Technique and Validity of Sniff Airway Pressure and Sniff Diaphragm Thickening to Assess Diaphragm Function
CCCF ePoster library. Vorona S. Oct 28, 2015; 117368; P98 Disclosure(s): n/a
Stefannie Vorona
Stefannie Vorona
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Abstract
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Introduction: Maximal transdiaphragmatic pressure measurement is challenging to assess in mechanically ventilated patients due in part to the variability in maximal volitional effort. Sniff maneuvers have been employed to measure respiratory muscle strength; the utility of this approach has not been tested in ventilated patients. It is unknown whether sniff pressures generated at the airway are similar to sniff nasal and esophageal pressures. Bedside sonography is a non-invasive, feasible method for visualizing the diaphragm during a sniff inspiratory effort; it is unclear whether diaphragm thickening or excursion should be preferred to measure diaphragm function in mechanically ventilated patients. It is also unknown how such measurements are affected by inspiratory pattern.
Aim: To define the optimal technique for evaluating sniff airway pressure and the most valid sonographic method for assessing diaphragm function during maximal sniff maneuvers.
Methods: Airway (Paw), nasal (Pnas), esophageal (Pes) and gastric pressures (Pga) were measured along with surface electromyogram of the diaphragm and sternocleidomastoid muscles while healthy volunteers performed a series of different maximal inspiratory maneuvers (Müller and sniff maneuvers) under varying airway resistance loads (none, marked, complete occlusion) and elastance loads (semirecumbent and supine positions) while varying the relative contributions of rib cage and abdomen to inspiratory motion. Diaphragm thickening fraction was measured using a 13 MHz transducer placed on the right chest wall in the zone of apposition and diaphragm excursion was measured using a phased array transducer, 3-5 MHz, below the costal margin at the right mid-clavicular line.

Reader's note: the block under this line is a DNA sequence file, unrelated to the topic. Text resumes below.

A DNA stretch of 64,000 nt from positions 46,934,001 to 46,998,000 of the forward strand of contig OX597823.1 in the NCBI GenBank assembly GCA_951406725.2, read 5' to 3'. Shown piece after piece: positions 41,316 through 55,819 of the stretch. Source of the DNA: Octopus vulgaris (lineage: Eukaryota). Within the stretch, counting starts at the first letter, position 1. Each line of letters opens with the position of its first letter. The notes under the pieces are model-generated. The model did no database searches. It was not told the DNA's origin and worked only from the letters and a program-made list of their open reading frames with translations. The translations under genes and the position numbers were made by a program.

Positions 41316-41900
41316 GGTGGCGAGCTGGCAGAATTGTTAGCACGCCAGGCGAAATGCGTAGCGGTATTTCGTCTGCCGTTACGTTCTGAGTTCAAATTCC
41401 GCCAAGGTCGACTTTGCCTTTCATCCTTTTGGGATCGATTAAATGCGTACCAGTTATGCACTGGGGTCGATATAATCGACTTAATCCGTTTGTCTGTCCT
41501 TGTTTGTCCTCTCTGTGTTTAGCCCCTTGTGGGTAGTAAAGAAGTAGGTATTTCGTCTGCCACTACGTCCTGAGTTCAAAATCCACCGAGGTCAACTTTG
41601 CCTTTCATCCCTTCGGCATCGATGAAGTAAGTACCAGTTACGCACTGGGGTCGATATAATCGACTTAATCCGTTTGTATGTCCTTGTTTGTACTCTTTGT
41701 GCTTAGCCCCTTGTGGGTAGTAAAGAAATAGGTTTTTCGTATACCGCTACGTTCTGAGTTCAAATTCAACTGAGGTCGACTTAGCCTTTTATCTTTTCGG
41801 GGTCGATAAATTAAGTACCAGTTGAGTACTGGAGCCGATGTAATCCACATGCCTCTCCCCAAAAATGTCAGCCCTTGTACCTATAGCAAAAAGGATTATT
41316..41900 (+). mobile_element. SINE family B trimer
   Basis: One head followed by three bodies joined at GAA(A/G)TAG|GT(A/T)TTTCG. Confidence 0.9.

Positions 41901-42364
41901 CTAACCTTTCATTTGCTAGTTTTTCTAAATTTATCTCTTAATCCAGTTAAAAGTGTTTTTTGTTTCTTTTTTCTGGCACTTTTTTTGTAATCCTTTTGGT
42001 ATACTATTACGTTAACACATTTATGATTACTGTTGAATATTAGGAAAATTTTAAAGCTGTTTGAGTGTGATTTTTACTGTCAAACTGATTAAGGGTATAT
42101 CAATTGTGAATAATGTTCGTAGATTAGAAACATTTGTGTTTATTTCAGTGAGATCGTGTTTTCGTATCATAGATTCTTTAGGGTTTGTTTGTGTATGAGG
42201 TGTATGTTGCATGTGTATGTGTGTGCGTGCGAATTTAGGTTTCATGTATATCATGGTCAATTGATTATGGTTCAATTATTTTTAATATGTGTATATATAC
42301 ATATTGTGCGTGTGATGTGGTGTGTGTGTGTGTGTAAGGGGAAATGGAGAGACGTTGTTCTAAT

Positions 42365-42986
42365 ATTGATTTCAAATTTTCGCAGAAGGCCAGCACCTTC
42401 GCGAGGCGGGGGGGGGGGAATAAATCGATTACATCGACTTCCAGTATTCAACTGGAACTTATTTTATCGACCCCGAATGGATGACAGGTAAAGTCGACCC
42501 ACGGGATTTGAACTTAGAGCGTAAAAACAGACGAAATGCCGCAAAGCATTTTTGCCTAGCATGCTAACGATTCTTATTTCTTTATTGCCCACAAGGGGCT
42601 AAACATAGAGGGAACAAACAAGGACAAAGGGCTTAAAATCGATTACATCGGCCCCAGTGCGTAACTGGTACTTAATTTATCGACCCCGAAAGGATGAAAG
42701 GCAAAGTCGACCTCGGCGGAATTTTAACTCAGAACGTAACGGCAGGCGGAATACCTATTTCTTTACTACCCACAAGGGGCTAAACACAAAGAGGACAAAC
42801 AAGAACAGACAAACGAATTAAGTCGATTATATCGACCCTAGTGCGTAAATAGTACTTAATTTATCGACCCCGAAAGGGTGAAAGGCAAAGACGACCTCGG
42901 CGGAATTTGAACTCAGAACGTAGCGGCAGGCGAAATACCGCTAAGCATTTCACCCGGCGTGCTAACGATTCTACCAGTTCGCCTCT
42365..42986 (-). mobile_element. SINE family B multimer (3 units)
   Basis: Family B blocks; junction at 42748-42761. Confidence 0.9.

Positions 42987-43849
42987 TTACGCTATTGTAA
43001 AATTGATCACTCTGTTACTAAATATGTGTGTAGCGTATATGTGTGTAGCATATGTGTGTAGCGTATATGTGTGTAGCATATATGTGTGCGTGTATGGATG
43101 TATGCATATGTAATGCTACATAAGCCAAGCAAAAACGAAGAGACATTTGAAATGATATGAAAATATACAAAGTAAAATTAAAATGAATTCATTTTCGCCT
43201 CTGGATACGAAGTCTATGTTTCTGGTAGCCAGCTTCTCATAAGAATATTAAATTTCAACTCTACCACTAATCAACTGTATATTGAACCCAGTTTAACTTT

Results: Ten healthy subjects were enrolled. Sniff airway pressure closely approximated sniff nasal pressure (bias 5.6 cm H2O, limits of agreement -8.4 – 19.6 cm H2O, mean value -66 cm H2O) and sniff esophageal pressure (bias 3 cm H2O, limits of agreement -6 – 13 cm H2O) (Figure 1). Agreement was maximal when marked resistance and complete occlusion conditions were applied. The relationship between diaphragm thickening and esophageal pressure generation was similar across resistance and elastance conditions (R2=0.34, p=0.42 for interaction). By contrast, the relationship between diaphragm excursion and esophageal pressure generation varied significantly with resistance and elastance conditions (R2=0.40, p=0.003 for interaction). Thickening fraction measurement was unaffected by variations in position and applied resistance (p>0.05 for all comparisons), while excursion was reduced in the supine position and with increased airway resistance (p<0.001 for both effects). Diaphragm thickening fraction was significantly greater when abdominal motion predominated over rib cage motion during inspiration (p<0.001).
Conclusion: Pressure measured at the airway during an inspiratory sniff maneuver under high airway resistance is a valid measure of respiratory muscle function. Mechanical loading conditions do not affect diaphragm thickening fraction and its relationship to diaphragm force generation. By contrast, mechanical loading conditions significantly affect diaphragm excursion measurements. Sniff airway pressure and diaphragm thickening fraction measurements may enhance the assessment of diaphragm function in invasively mechanically ventilated patients, but variation in inspiratory pattern may confound these measurements.
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